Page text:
A college math lecturer has been fighting with UC Berkeley over his firing for some time, and he’s just decided to file a wrongful termination lawsuit. He started at the California school back in 2013. His complaint is technically aimed at the UC Board of Regents.
There are many parts to the lawsuit, but it apparently started when the teacher thought that the law was being broken by the school. He then went to talk to his superiors about it, acting as a whistleblower and was fired. He alleges that this was an illegal firing since whistleblowers are to be protected from exactly that type of retaliation.
Another layer to the case is defamation, which the teacher says happened within the community due to his firing. He says that he was also defamed in the eyes of other teachers at the school.
Finally, the teacher even claimed that UC Berkley had a plan to get rid of its top teachers by firing them, and that it was doing so systematically. He posted this claim online, and students then protested the firing on campus. This whole thing has been going on for about three months.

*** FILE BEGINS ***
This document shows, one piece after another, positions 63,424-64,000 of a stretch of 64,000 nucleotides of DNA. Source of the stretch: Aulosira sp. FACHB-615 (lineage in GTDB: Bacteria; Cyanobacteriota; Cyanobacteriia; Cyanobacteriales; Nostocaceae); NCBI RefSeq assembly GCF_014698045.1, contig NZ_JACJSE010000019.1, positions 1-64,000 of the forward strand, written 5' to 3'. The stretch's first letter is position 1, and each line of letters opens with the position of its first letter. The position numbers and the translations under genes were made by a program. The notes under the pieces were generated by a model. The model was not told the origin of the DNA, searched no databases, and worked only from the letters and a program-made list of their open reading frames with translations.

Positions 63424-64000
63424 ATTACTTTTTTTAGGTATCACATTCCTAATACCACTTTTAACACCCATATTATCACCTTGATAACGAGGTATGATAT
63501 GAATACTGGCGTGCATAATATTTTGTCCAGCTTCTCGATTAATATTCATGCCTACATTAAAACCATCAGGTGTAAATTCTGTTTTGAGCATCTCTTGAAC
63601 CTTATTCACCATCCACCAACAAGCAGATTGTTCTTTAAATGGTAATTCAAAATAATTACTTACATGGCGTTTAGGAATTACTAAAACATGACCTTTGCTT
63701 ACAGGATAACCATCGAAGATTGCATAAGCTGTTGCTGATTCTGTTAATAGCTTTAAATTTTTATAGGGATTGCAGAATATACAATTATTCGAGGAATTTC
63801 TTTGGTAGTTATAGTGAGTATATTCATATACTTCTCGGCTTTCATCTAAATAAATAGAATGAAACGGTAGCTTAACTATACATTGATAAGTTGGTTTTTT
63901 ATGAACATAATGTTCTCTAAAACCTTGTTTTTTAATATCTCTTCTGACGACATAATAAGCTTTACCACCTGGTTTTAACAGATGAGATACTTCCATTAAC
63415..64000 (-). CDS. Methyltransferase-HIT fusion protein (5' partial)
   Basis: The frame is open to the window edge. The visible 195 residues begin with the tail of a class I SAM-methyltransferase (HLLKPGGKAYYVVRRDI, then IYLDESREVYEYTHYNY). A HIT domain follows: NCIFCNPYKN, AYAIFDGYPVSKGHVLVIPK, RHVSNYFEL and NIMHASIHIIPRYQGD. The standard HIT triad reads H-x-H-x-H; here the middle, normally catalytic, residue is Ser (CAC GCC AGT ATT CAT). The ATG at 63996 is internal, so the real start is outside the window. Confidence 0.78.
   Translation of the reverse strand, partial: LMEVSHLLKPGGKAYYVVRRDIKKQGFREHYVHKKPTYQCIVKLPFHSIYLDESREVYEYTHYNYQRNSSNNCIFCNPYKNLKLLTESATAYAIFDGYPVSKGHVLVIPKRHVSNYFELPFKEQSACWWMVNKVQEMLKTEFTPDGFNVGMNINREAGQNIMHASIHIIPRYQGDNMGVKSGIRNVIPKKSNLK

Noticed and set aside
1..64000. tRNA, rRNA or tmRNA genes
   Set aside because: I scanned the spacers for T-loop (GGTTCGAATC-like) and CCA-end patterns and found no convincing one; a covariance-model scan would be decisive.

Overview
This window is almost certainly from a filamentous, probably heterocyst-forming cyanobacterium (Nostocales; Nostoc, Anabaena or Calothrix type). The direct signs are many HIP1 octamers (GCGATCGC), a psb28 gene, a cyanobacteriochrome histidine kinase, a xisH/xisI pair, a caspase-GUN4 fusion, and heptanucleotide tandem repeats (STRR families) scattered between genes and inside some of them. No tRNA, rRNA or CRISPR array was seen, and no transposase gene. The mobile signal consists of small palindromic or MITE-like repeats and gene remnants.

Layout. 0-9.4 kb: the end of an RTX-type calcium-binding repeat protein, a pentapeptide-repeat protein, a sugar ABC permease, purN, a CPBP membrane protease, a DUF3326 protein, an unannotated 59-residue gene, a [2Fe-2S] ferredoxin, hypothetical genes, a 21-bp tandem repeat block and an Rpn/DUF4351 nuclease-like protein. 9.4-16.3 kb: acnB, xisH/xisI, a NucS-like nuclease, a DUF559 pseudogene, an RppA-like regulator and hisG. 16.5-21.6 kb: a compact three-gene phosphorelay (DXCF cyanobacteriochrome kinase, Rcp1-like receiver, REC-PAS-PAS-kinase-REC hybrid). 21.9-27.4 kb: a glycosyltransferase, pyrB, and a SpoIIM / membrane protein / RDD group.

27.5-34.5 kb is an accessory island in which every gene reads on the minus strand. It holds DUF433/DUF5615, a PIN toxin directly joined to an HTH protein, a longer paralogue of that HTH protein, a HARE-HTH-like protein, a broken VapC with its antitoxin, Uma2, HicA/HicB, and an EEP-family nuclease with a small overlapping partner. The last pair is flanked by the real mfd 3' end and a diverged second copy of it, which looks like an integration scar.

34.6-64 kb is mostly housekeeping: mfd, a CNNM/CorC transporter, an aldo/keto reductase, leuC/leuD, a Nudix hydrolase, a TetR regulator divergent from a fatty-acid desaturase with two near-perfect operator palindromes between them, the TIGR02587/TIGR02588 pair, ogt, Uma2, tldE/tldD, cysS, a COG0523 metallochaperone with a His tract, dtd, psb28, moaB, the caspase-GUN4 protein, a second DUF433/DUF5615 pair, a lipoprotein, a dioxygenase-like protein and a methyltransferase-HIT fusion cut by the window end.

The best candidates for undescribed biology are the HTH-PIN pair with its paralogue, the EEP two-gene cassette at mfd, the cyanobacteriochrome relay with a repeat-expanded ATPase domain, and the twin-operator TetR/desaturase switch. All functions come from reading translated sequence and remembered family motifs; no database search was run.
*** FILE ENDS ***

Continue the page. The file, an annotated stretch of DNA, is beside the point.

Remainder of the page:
The man is asking to be given $2.5 million, and he also wants money for legal fees and costs.
The school did not make a statement to the public yet about the firing or the lawsuit. However, it did make a statement simply noting that some lecturers are hired to contract positions that end when the contracts expire—a date that is set from the beginning.
Those who believe they have been wrongfully terminated must know what legal rights they have.
Source: Daily Californian, “Campus math lecturer Alexander Coward sues UC regents, alleges wrongful termination,” Adrienne Shih, Jan. 24, 2016